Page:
Intended for healthcare professionals


Fighting obesity

BMJ 2004; 328 doi: (Published 03 June 2004) Cite this as: BMJ 2004;328:1327
  1. Anjali Jain, deputy physician editor
  1. BMJ Knowledge, BMA House, Tavistock Square, London WC1H 9JR

    Evidence of effectiveness will be needed to sustain policies

    Obesity is no longer just an American problem. The UK House of Commons Health Committee issued its report on obesity on 27 May 2004 predicting that obesity would soon overtake smoking as the leading health problem in the United Kingdom.1 Throughout Europe, obesity has increased 10-50% within the past decade and by as much as 75% in parts of the developing world.2 Worldwide over a billion adults and children are overweight,3 and some experts have predicted that the current generation of children are likely to have shorter life expectancies than their parents because of obesity.1

    Experts agree that the causes of the obesity epidemic are environmental, related to living in surroundings that allow easy access to food and little need for exercise. To date most approaches to obesity have focused on changing the behaviour of individuals—on diet and exercise—and cumulatively these have had little or no impact on the increasing prevalence of obesity. The report by the health committee is the first to describe a comprehensive and integrated strategy that emphasises the environmental contributors to the obesity problem. Unlike policies in the United States, which promote individual rather than state responsibility for the obesity problem, the strategy in the United Kingdom specifically states that the solution does not lie with the individual or doctor's office. The United Kingdom report recommends measures including the simpler labelling of food with red, yellow, and green symbols (categorising healthfulness) and banning vending machines and school sponsorships by companies associated with unhealthy foods, and better access to programmes to treat obesity. The report was critical of the British government, essentially describing current initiatives to tackle obesity as much talk but little action.

    Both this report by the health committee and the World Health Organization's recent global strategy on diet, physical activity, and health have implicated the marketing of junk foods as an important cause of obesity, but they propose different solutions. WHO called for immediate bans on the advertising of unhealthy foods to children and restrictions on sugar content. The recommendations were criticised for not being evidence based allowing officials of the food industry to stall the plan.

    A remarkable feature of the health committee's report is its call for the voluntary participation of the food industry in anti-obesity initiatives. The plan represents a willingness of the government to take corporate executives at their word, at least temporarily, to believe they are interested in the health of consumers. Members of the health committee state rightly that an approach using incentives instead of legislated restrictions may produce results faster and yield more creative solutions.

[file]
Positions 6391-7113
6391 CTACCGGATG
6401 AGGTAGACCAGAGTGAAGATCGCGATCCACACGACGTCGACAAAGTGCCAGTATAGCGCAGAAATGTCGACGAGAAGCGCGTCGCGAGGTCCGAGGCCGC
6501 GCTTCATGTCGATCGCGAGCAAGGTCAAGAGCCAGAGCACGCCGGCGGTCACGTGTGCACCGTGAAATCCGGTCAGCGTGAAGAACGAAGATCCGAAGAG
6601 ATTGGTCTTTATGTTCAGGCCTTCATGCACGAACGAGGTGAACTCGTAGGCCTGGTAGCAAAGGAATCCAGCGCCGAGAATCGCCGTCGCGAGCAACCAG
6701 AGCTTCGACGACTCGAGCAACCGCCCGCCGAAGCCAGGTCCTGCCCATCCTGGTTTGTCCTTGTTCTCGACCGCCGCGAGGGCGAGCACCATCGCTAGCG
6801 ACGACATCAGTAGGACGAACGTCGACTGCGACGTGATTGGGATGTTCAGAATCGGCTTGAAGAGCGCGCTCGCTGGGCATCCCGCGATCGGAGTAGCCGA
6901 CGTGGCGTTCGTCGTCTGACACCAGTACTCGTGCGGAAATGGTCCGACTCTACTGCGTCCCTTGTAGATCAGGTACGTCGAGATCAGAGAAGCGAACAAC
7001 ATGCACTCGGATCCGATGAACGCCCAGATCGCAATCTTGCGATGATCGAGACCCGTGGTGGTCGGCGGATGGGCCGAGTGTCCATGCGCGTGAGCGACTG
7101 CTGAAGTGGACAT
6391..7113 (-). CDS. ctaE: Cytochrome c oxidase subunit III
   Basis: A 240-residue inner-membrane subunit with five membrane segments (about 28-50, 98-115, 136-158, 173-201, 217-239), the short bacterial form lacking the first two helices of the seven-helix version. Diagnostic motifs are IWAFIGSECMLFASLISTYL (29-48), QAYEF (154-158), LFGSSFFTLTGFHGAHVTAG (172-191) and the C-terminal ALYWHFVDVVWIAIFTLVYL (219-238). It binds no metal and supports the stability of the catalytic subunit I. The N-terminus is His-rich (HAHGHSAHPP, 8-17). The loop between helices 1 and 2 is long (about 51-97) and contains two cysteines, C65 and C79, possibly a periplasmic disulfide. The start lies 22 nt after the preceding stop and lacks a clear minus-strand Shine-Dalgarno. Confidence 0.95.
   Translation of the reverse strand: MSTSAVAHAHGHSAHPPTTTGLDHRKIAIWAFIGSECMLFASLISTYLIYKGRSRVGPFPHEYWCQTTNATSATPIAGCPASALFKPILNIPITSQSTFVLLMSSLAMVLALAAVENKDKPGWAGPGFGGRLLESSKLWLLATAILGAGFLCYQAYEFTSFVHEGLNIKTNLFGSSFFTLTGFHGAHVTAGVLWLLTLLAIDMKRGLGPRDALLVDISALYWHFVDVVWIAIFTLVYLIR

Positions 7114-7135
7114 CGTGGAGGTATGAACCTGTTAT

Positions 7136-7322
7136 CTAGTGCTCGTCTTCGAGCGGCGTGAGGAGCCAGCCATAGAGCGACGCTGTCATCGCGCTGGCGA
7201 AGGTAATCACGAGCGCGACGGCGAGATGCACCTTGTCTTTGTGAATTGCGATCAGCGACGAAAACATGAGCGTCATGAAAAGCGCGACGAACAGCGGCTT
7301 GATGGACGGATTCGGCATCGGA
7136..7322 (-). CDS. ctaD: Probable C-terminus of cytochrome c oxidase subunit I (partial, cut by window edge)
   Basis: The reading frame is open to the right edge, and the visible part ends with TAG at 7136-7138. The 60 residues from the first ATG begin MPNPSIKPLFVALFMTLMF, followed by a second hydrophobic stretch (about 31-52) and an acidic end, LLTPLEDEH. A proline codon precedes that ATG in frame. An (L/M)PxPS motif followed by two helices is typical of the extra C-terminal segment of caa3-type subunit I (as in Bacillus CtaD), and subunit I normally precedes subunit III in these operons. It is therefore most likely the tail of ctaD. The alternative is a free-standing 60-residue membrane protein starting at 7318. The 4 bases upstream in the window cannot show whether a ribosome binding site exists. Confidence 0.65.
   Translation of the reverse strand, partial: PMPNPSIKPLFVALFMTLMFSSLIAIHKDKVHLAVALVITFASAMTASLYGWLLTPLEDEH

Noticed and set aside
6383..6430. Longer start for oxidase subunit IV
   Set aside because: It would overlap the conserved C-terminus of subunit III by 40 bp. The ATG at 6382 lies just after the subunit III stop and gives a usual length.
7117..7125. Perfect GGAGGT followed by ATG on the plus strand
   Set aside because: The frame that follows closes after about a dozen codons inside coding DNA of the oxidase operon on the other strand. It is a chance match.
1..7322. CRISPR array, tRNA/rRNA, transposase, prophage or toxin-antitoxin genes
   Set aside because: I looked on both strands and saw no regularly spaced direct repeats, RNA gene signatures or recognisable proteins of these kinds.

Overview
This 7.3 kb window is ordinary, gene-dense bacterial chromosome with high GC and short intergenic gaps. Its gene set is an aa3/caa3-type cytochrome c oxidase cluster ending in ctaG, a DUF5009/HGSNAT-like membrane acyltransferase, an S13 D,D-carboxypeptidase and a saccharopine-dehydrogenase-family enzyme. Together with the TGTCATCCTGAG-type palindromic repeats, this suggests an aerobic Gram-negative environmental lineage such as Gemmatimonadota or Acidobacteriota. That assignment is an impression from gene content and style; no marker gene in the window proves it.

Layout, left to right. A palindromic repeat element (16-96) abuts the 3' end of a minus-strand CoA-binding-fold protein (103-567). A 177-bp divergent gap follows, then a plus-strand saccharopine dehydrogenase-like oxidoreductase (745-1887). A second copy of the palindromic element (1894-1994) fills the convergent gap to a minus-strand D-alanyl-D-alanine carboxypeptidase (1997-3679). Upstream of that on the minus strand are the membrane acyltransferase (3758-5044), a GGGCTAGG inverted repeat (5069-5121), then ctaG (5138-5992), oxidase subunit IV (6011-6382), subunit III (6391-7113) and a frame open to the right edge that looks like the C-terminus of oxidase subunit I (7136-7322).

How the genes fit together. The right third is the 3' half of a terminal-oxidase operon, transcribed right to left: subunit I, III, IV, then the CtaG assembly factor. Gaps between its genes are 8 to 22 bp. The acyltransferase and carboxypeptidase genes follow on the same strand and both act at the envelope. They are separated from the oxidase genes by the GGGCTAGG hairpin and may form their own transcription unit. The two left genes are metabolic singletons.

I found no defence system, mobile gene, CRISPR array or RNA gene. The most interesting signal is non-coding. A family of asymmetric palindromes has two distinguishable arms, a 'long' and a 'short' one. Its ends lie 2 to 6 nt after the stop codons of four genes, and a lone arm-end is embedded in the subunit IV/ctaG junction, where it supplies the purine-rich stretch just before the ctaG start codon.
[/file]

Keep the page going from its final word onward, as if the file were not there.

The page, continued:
The report's recommendations are necessary and sensible but are not based on evidence of effectiveness.4 Few strategies for obesity have been proved to work. The only interventions that are well supported by research are surgery for the morbidly obese; drugs; and multicomponent weight loss programmes consisting of diet, exercise, and behaviour therapy.5 These studies have been done in clinical settings with adults and, with the exception of surgery, have resulted in only modest weight loss in the long term.5 More limited research on the prevention and treatment of obesity in children suggests that school based programmes may be effective.68 Almost no data exist on the effectiveness of public health initiatives.

    The lack of evidence does not condone inaction or delay. On the contrary, we must create the evidence. Adopted policies need to be tested scientifically, in well designed controlled studies, in order to evaluate and document the usefulness of each tactic. The many recommendations made by the health committee are idealistic and expensive. Funding limitations will require us to choose among proposals. Thus finding the most successful and cost effective policies will be crucial. As suggested in the report, when each initiative is implemented, a parallel process of evaluating its impact must be put into place.

    Much research on obesity is hampered by our inability to measure food intake and energy expenditure accurately.6 Even more than in clinical studies, health policy research in obesity depends on reliable assessments of caloric intake and physical activity to assess the effects of interventions among large groups of people.

    Inevitably the interest of the government and the public to support health will collide with the food industry's desire for profit if not immediately then soon. When such conflicts arise, the winning argument will be the one that can prove with hard evidence that their strategy works to combat obesity and promote health.

    See also News p 1335


    • Conflict of interest None declared.


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